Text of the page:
KOPS - Das Institutionelle Repositorium der Universität Konstanz

When Thinking It Means Doing It : Prefactual Thought In Self-handicapping Behavior

When Thinking It Means Doing It : Prefactual Thought In Self-handicapping Behavior

Zitieren

Dateien zu dieser Ressource

Prüfsumme: MD5:43eb9a19b0248ba0b13d746df7ddaae1

FLAMM, Aneka, 2006. When Thinking It Means Doing It : Prefactual Thought In Self-handicapping Behavior

@phdthesis{Flamm2006Think-11070, title={When Thinking It Means Doing It : Prefactual Thought In Self-handicapping Behavior}, year={2006}, author={Flamm, Aneka}, address={Konstanz}, school={Universität Konstanz} }

Wenn Denken zu Handeln wird: Präfaktisches Denken im Self-handicapping Flamm, Aneka Flamm, Aneka 2011-03-25T09:25:17Z deposit-license application/pdf 2006 2011-03-25T09:25:17Z eng When Thinking It Means Doing It : Prefactual Thought In Self-handicapping Behavior People exhibit a variety of self-protective behavioral strategies to shield themselves from negative implications about their valued abilities and personality attributes. The present research examined one such self-protective strategy, self-handicapping, focusing on the cognitive processes associated with this behavior.<br />Self-handicapping involves the anticipation of a possible failure and the precautionary creation of obstacles to success (e.g., practice withdrawal or choice of a distracting environment) to use as an excuse if necessary. Self-handicapping evidently necessitates a certain amount of forethought to establish an excuse prior to the performance, for which prefactual thought plays a crucial role in identifying potential handicaps. Four studies investigated the causal role of prefactuals (i.e., thoughts about possible future outcomes) in self-handicapping.<br />It was specifically proposed that individuals who focused on prefactuals identifying ways their performance could be worse (i.e., downward) would subsequently engage in more self-handicapping behavior, compared to those focusing on prefactuals identifying ways their performance could be better (i.e., upward). Findings supported the predictions by indicating that those participants induced to consider downward prefactual thoughts subsequently showed more practice withdrawal and selection of a distracting environment before an important exam than did those induced to consider upward prefactual thoughts.<br />In addition, it was proposed that the effects of prefactual thought resulting in self-handicapping are consequential in that they negatively influence performance. Evidence is provided that partially supports this notion.<br />The present work entails studies conducted both in the laboratory as well as one field study that address these issues. The results are discussed in terms of extensions to work on self-handicapping and its possible underlying mechanisms, as well as prefactual thinking more generally.<br />Lastly, the circumstances under which strategies such as self-handicapping can be triggered are identified, ways of how it can be prevented are suggested, and new perspectives for future research are discussed.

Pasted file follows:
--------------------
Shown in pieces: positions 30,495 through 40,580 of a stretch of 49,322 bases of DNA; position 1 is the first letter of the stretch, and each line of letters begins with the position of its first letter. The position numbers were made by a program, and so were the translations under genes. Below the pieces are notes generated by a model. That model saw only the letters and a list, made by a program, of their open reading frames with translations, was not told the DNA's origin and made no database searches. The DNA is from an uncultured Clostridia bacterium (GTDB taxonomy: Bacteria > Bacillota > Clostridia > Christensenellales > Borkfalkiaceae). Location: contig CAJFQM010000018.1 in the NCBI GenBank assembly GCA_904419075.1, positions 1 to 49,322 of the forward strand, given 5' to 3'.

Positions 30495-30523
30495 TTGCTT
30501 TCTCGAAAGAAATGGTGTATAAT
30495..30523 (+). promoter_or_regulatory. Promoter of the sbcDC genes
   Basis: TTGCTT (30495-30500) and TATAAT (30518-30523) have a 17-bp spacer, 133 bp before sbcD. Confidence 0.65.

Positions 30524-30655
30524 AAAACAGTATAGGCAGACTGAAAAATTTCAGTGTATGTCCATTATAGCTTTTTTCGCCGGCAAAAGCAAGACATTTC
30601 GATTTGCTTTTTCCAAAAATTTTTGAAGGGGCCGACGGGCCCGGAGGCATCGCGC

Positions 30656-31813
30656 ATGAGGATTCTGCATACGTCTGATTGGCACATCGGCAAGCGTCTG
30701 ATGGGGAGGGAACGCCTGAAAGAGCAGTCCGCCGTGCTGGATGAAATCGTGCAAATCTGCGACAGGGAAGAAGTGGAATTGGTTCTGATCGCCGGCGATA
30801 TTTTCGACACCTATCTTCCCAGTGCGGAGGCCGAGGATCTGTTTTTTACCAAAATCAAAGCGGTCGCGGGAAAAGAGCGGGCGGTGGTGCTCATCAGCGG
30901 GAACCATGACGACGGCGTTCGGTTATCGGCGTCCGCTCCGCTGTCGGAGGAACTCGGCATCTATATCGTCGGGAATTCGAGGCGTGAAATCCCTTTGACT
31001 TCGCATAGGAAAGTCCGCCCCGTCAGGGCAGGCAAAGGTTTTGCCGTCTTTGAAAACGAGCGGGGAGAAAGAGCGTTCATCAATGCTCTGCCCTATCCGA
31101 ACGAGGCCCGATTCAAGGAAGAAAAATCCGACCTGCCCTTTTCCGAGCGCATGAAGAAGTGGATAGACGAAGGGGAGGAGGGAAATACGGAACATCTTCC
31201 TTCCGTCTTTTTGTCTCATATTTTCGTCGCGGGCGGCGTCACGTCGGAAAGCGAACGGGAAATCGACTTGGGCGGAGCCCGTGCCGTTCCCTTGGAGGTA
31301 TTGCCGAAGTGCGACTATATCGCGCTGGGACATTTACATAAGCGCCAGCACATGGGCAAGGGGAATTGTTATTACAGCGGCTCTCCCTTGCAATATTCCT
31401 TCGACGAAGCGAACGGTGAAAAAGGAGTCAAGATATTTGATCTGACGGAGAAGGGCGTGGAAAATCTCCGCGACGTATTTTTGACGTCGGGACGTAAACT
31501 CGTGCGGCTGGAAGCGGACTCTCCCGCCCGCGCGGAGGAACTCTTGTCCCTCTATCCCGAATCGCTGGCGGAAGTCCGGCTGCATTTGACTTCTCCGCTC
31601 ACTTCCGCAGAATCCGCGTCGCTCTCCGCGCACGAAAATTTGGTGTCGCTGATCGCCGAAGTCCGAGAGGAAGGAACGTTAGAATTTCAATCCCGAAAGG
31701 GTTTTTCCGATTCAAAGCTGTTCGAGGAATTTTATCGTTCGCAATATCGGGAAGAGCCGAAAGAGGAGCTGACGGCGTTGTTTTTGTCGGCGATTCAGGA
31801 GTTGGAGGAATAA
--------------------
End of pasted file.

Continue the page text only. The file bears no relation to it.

Dateiabrufe seit 01.10.2014 (Informationen über die Zugriffsstatistik)

Flamm_Diss.pdf 463

Das Dokument erscheint in:

KOPS Suche


Stöbern

Mein Benutzerkonto